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What is contact tracing and can it help in the fight against coronavirus?

Lockdowns across the world continue in an effort to help stem the spread of COVID-19, commonly referred to as coronavirus, but now Google and Apple are teaming up to try to help make it easier for us to interact again without so much health risk.

New “contact tracing” technology to be implemented through an app will allow people to see if they have been near someone infected, but the way it works brings up issues of privacy, access to technology, and whether this could really ease restrictions but still “flatten the curve” of infections.

What is contact tracing?

Contact tracing has been around since the 1930s as a way to track the spread of diseases, according to George Rutherford, a professor of epidemiology at the University of California-San Francisco. He told Digital Trends the method uses “real shoe-leather” detective work.

Someone infected gives “investigators” — who could be doctors, nurses, volunteers, or medical and nursing students — a list of people they have been in contact with over a specified amount of time, usually about an eight-day window before and after when they started exhibiting symptoms. The Centers for Disease Control and Prevention (CDC) define “contact” in this instance as occurring at a distance of six feet or less, for 10 or more minutes.

Investigators call or text the list to inform them of possible exposure, advise them to self-quarantine, and recommend follow-up medical care if they are at risk or start exhibiting symptoms.  The infected person then remains in quarantine for 14 days whether that’s at home or the hospital.

If one of the people contacted is exhibiting symptoms of coronavirus, then investigators ask them for a list of people they have been in contact with and the process continues.

In other instances, like if an infected person walks into a grocery store and spends about an hour there, the store could be contacted and would be advised to alert customers who were at the store around the same time as the infected person to contact investigators.

Normally, Dr. Rutherford said, contact tracing is used to track sexually transmitted diseases — so using contact tracing for coronavirus would not be an unfamiliar procedure for public health officials.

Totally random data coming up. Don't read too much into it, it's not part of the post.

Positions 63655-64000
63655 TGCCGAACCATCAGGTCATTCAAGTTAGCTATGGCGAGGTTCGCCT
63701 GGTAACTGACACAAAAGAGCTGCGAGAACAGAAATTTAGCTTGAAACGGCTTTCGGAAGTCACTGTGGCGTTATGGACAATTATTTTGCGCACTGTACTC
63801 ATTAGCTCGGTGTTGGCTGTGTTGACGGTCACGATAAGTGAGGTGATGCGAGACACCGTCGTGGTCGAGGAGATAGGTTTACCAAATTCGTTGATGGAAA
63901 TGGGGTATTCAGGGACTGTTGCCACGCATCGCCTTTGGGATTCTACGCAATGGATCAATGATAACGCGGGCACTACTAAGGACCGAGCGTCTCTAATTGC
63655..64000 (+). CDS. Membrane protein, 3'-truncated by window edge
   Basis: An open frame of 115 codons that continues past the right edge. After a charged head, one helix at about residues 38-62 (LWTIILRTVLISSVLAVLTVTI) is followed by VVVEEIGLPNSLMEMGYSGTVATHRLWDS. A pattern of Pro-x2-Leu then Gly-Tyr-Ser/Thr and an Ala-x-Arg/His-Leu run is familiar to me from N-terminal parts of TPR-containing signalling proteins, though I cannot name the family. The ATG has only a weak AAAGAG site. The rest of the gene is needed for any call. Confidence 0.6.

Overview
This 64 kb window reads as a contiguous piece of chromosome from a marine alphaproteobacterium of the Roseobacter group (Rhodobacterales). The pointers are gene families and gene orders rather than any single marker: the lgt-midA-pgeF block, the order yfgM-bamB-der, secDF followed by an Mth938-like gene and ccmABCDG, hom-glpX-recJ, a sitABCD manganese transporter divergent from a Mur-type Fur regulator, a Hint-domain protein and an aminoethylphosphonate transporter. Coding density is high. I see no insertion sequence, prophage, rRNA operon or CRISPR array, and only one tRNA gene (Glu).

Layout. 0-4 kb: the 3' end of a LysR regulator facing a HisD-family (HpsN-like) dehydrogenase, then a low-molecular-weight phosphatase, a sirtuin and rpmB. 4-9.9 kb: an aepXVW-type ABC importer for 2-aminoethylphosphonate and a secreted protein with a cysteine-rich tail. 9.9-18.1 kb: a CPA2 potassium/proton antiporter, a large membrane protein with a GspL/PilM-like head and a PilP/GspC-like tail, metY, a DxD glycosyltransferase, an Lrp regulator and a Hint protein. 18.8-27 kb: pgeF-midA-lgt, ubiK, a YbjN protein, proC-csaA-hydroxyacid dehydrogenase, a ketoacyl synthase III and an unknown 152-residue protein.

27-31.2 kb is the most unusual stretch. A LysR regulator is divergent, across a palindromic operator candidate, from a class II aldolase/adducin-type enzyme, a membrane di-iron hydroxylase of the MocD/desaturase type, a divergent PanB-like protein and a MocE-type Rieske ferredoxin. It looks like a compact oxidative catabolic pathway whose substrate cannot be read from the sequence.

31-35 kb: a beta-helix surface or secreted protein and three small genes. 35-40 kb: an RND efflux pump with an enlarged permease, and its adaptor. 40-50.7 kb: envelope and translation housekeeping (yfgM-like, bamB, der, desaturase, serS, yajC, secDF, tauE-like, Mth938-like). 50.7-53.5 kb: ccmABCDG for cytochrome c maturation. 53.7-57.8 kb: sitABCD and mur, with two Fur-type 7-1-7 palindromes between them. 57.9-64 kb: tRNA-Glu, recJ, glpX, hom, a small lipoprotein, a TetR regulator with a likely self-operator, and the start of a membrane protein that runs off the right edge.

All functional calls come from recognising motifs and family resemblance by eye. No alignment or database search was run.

How could contact tracing help?

Dr. Rutherford explained that if we ever want to get back to our regular lives, contact tracing can be one of the ways to ensure we do that safely by limiting our exposure to those infected. By isolating pockets of infection, public health workers can help contain the spread of the highly infectious disease.

But the process isn’t foolproof; it requires people to follow the recommendations on self-quarantine and social distancing, Rutherford said. Still, it is one of the best options, he continued.

Contact tracing is already being conducted in parts of California and less populated states like Utah where social distancing is simply much easier to maintain. However, public health officials in the epicenter of the outbreak in New York City are not really doing any kind of contact tracing.

Apple and Google’s new technology could help with that and eliminate one of the bigger problems with manual contact tracing: investigators being able to reach people.

How will Google and Apple’s apps work?

Health authorities could use Google and Apple’s APIs, or application programming interfaces, into their agency’s apps when the companies roll them out in mid-May. Users would then have to download, for instance, the CDC app in order for it to be effective. The companies will “work on building tracing functionality into the underlying operating system” after the APIs have been released.

The technology does not operate like GPS, which tracks exact locations, but it basically shares surrounding Bluetooth signals anonymously. Both Apple and Google said the app is opt-in and that no “personally identifiable information” would be collected or stored. But, the issue of being tracked by a public health app has concerned some privacy advocates. Public health authorities would get access to some of the data.

Neither Google nor Apple has confirmed with Digital Trends which public health authorities will have access to the information or whether data shared with them would contain identifiers. The companies also have not confirmed whether a user has to enable Bluetooth for the contact tracing app to work.

Apple will enable the new tracking tools in an upcoming update, while Google will use its Google Play Services to push out its update, according to

What are the limitations of contact tracing?

In order to be effective, contact tracing requires widespread testing to be available to identify those who are infected. But the U.S. is only able to test about 8,000 people per million at the moment, half the rate of other hotspots like South Korea and Italy.

While technology-based contact tracing like Google and Apple’s APIs are helpful, Dr. Rutherford noted there is another major problem with it. Rates of infection are growing among service workers and poor, minority populations who may not have smartphones, unlimited data plans, or be able to work remotely due to their jobs or lack of broadband access, he said.

“The underlying assumption that everyone has access to technology is life and death ‘digital divide’ stuff, writ large,” he said.

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